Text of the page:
Flax TIPS: Threshing and Storing Flax
Whether you decided to swath, use a pre-harvest/desiccant or are waiting for frost, here are some considerations before starting to thresh and store flax.
- Ideally, flax is combined at 10% seed moisture, 10.1-13.5% moisture is considered to be “tough”.
- Flax is more susceptible to mechanical damage (cracking, chipping) due to a thin seed coat.
- Adjust cylinder speed, fan speed, sieve opening and concave clearances to prevent cracking.
- Use the manufacturer’s recommendations to start and adjust setting depending on environmental and crop conditions.
Waiting for frost? Here’s what you need to know:
- Immature seeds are damaged around -3 to -5 C range.
- Leaves and stems are damaged around -4 to -7 C range.
- Mature seeds are not damaged by frost.
Delayed Harvest Concerns
When you are working around weather, the crop can sit in the field exposing it to moisture and temperature swings. This may result in seed weathering (grey, dull, black) which can reduce human consumption marketing opportunities (people like shiny seed). Delayed harvesting can also increase risk of frost exposure.
Frost is most damaging when seeds are immature (green bolls). Impacted seed can turn black, have light test weight and may be lost at harvest. Immature seeds (>30% moisture) are damaged at -3 to -5 C range, mature seeds (<20% moisture) in brown bolls are not damaged by a frost.
Storage of Tough or Damp Flax:
For long-term storage, the recommended seed moisture for flax is below 10%. Flax at 10.1-13.5% moisture is considered “tough” and >13.5% moisture is “damp”. With higher seed moisture, risk increases for heating and spoilage in storage. To reduce seed moisture to a safe range, aeration and natural air can be used to condition flax. It is important to monitor the bin for changes in moisture and temperature by sampling the top, bottom and middle of the bin separately.
Aeration (cooling) will result in a small reduction of seed moisture content. If the seed is very tough or wet, a grain drier may be more effective to bring the moisture content down to a safer storable level.
Achieving sufficient airflow rate is important to maintain consistent air movement. The size and orientation of flax seeds generates resistance, resulting in a lower airflow rate from fans. Partially filling bins to allow less resistance on the air is recommended. Refer to the table below for the target airflow rates required for different grain storage management practices.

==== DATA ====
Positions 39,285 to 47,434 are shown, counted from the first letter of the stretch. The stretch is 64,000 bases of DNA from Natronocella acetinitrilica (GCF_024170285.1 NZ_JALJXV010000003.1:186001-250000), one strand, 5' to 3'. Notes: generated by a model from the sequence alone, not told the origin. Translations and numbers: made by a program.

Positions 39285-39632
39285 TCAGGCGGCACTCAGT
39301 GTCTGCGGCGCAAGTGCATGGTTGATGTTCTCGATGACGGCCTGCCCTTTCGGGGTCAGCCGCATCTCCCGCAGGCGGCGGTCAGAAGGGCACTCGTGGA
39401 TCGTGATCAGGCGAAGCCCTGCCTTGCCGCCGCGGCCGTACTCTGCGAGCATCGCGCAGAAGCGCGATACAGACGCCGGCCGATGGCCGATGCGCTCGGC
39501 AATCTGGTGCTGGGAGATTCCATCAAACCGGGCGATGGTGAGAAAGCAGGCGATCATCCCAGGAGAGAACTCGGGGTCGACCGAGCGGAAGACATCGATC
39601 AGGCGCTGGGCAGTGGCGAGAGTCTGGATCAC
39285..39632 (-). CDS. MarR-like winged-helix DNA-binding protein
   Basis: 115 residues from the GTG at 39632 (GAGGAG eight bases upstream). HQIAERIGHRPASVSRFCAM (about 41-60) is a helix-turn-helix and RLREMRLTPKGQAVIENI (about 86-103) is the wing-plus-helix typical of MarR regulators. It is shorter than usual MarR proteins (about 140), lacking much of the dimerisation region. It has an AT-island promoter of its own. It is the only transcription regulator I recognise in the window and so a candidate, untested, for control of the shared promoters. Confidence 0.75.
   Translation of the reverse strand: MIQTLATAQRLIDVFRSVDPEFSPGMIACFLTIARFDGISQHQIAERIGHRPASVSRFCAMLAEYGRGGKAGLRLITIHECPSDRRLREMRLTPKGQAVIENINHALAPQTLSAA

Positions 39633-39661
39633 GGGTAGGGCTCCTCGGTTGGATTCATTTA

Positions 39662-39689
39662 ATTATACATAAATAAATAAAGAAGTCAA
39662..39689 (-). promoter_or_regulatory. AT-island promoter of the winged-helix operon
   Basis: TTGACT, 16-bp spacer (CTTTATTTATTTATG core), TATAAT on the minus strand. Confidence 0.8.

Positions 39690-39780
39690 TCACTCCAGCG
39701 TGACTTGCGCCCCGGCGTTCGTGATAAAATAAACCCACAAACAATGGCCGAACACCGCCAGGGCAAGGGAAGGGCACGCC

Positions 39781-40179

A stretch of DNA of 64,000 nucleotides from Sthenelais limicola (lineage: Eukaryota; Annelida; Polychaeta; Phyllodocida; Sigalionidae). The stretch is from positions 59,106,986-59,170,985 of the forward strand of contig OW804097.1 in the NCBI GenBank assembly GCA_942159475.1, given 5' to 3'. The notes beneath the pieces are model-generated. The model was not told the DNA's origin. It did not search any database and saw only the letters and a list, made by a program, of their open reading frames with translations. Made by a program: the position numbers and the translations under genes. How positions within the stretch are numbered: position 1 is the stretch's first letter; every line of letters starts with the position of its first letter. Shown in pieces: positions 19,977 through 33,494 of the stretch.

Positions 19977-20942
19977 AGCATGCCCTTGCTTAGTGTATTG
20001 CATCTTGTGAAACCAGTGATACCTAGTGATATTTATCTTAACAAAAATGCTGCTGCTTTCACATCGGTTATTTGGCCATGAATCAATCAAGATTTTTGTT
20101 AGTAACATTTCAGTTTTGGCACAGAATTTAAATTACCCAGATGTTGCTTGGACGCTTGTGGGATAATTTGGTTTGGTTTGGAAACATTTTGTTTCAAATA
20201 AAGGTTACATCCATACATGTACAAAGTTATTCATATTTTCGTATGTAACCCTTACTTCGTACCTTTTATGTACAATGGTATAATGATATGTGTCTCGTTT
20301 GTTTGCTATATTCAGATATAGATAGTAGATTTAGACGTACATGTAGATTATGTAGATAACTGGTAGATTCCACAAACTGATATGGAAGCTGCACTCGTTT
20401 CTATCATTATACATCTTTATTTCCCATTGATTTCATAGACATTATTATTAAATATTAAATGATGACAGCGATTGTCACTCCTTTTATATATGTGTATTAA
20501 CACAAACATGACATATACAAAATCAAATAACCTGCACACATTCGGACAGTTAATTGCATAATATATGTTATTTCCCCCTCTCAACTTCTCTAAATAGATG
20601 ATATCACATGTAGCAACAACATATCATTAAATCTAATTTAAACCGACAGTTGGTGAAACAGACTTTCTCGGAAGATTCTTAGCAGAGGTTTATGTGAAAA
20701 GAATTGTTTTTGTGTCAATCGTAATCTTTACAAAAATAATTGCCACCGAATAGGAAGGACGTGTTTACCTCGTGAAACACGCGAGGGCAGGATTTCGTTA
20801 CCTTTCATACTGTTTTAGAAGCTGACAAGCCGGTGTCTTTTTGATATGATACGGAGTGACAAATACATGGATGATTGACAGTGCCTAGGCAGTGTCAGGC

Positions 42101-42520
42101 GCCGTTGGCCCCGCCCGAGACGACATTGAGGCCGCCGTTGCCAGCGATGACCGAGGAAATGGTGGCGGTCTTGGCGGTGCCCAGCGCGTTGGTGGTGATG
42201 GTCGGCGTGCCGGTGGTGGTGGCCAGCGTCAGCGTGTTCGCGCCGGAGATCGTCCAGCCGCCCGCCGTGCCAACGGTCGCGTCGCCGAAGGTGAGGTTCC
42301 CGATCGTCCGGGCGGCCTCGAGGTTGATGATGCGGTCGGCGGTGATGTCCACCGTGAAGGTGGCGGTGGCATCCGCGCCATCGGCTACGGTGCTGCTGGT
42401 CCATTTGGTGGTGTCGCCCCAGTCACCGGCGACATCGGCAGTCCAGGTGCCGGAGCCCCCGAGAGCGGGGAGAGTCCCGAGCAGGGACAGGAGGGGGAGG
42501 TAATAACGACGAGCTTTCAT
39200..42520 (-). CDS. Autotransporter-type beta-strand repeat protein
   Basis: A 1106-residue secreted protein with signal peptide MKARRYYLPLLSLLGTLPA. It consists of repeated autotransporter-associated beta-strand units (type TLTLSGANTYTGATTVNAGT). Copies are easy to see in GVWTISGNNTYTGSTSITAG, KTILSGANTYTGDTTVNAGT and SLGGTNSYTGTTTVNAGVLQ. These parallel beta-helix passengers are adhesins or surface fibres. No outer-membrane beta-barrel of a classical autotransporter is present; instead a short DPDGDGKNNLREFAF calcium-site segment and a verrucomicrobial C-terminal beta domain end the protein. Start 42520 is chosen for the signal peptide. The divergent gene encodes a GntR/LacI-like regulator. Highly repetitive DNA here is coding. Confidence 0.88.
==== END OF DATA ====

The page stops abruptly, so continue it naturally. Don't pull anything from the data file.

|Process||% above “dry”*||Recommended airflow rates (L/s) m3 [cfm/bu]||Recommended minimum perforated floor area (%)||Transfer for final storage|
|Unheated Air Drying||1-6||5-30 [0.5-3]||100||No|
|In-Storage Cooling||1||5-10 [0.5-1]||40||No|
From: Manitoba Agriculture
Quick TIPs for Safe Storage (Ron Palmer, IHARF)
Turn the fan on as soon as the floor of the bin is covered, and run the fan until 9 AM the next morning. Do this whether the flax is tough or dry. Research has shown that the first 24 hours is very important, typically a 1% drop in moisture content occurs as grain is cooled down in the first 24 hours.
If the flax seed is still tough (greater than 10% moisture content), keep fans on from 9 PM to 9 AM the next morning. If it is raining, or high relative humidity do not turn fans on in evening. Follow this rule until the flax is dry, i.e. less than 10% moisture content.
To aid in the drying, a truck load can be removed to draw down the peak of grain in the bin. This reduce risk of spoilage of tough grain in the upper core of the bin.
If the flax seed is dry, then the objective would be to cool seeds. This can be accomplished by turning the fan on if the outside air temperature is less than the flax temperature. This could continue into winter and even into spring, which would keep the flax cold into the spring and summer of the following year.
Additional information is available on the following websites:
Flax harvesting, please refer to the Flax Grower Guide Chapter 10 – Harvesting, which is posted on the Flax Council of Canada website.
Conditioning tips for stored canola (which has many similarities to flax) is at
General information on Drying and Storage of Damp Grain may be found at